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How Shipping Fees Affect You and Your Customers

Article - 6 Min. Read

Shipping surcharges are inevitable—or are they? Learn what they are and how to take control of the ones affecting profits and lifetime customer value.

Abstract image of various 3D rectangular shapes, representing packages of various sizes.

If you use carriers to handle shipping for your e-commerce business, you’ve likely been hit with surcharges, or additional fees beyond the shipping charge itself. You might not fully understand why they’ve been levied, but you’ve probably felt their financial impact—they can eat up a good portion of your overall shipping spend.

Worse, your customers might have felt it, too. Thinner margins for your business mean higher shipping fees for your customers, which often lead to abandoned shopping carts. In the long run, shipping fees affect customer acquisition, retention and quantities purchased.[1]

To grow lifetime customer value and your profitability, you need to know the ins and outs of shipping surcharges. Critically, you need to know how to take control of them—because doing so can potentially mean avoiding them altogether.

An Overview of Shipping Surcharges

The online shopping boom means that e-commerce businesses increasingly rely on third parties to fulfill their shipping needs. These carriers often impose shipping surcharges to cover the costs of performing services that fall beyond the basic task of getting a package from point A to point B.

While shipping surcharges are sometimes unavoidable, the best way to be prepared for them is to know your shipping profile. A careful line-by-line audit of your shipping invoices can help you estimate the kinds of shipping surcharges you’re likely to be hit with. Your shipping profile should cover the following areas:

  • Size — How large are your packages? Are any of them oversized?
  • Weight — How much do your packages weigh?
  • Volume — How many packages do you ship daily? Weekly? Monthly?
  • Time — When are you most often shipping your packages? Are your deliveries focused on the holidays? Do you often attempt to make Saturday deliveries?
  • Distance — How far are you shipping your packages? Are your customers international?
  • Customers — Are they commercial or residential? If the latter, do any of them live in rural areas with less-developed shipping routes?

The answers to these questions will form the basis of your shipping profile, which will then help you understand shipping surcharges and their impact on your bottom line.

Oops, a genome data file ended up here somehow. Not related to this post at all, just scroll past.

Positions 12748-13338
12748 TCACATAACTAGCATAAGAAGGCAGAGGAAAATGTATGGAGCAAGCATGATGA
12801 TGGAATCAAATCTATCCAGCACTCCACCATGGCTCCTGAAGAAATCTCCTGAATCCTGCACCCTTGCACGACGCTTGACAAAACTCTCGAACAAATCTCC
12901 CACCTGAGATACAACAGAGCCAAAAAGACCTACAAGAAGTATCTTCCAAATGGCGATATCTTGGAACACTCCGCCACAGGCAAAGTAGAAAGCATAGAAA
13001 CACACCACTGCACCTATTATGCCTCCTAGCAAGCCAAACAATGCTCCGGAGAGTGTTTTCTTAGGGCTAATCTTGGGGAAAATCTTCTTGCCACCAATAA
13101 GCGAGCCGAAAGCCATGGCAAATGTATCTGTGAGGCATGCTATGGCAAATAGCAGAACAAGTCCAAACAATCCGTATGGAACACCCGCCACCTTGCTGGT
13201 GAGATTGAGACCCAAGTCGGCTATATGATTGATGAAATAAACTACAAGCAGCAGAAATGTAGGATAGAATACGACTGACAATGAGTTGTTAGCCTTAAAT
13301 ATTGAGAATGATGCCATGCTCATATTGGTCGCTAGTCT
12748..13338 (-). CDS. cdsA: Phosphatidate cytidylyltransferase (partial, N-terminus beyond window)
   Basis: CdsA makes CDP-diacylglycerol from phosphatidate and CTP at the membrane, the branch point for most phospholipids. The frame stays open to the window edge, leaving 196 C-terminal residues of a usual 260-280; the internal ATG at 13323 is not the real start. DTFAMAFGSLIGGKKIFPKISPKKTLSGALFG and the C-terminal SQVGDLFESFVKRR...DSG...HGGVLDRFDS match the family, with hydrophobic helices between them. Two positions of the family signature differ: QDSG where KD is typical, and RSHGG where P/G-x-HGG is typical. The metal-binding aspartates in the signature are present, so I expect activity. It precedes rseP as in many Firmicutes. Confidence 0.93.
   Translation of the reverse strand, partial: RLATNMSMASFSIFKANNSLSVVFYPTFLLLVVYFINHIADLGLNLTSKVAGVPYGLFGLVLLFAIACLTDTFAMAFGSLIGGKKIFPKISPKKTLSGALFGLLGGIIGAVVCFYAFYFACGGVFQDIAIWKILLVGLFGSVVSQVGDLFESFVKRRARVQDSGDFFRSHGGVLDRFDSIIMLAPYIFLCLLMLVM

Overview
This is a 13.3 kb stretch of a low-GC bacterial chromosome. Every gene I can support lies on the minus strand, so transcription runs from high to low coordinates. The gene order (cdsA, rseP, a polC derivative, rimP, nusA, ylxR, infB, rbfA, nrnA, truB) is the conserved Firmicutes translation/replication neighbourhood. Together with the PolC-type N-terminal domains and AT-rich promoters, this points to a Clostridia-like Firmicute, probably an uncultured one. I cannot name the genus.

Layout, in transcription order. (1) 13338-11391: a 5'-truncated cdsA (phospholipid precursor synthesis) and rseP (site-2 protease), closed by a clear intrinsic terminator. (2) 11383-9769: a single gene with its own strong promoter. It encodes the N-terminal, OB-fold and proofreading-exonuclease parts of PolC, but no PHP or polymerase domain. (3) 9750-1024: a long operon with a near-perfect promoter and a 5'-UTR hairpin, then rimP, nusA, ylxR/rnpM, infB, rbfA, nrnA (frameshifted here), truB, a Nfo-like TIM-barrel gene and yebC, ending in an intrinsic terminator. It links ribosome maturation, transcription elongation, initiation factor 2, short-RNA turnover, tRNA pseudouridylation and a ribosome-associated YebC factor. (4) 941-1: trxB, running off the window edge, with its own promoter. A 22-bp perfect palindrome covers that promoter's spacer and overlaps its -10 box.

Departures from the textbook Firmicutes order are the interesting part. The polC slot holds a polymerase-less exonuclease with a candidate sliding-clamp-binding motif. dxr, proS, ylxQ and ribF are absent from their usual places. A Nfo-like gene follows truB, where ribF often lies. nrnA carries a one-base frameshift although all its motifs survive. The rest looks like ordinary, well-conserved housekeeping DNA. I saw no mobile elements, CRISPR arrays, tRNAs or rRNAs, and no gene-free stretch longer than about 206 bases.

Common Shipping Surcharges—and How to Avoid Them

What makes shipping surcharges most confusing for small businesses is that different carriers apply them differently in an effort to manage their delivery volume and avoid package congestion. Certain surcharges, however, are common across carriers.

Fuel Surcharges

Fuel surcharges are applied to cover fuel costs of trucks and planes. They fluctuate with the market price of fuel and are calculated on an ongoing—sometimes weekly—basis. Although private carriers use the same data source in their calculations, the timeframes considered are different, so there can be slight variations among rates.

Pro tip: Fuel surcharges can be negotiable. Leverage carriers’ fuel surcharges against one another to get lower-cost shipments from your preferred carrier.

Residential Delivery Surcharges

Residential delivery surcharges are applied when a package is shipped to a residential address (a home or a business operated out of a home) rather than a business address. They exist because it can be difficult for carriers to deliver to homes—it’s sometimes unclear what constitutes a home or where its entrance is located. Businesses, on the other hand, are often clustered in commercial areas that serve as efficient delivery hubs, and they keep regular hours, increasing the likelihood of packages being received.

In the last three years, major carriers’ residential delivery surcharges have increased by roughly 20%.[2]

Pro tip: Look into certain carriers’ service options that utilize USPS for final-mile delivery, eliminating residential delivery surcharges.

Handling and Oversized Package Surcharges

Handling and oversized package surcharges are applied when a package exceeds a carrier’s size or weight thresholds. The larger and heavier a package is, the more headaches it creates at every step of the shipping process—for both shippers and customers. Oversized packages are more often damaged in transit and experience more delays and longer ship times than standard-sized ones.

Certain carriers have introduced a model of dimensional weight in which large, light packages cost as much to ship as small, heavy ones.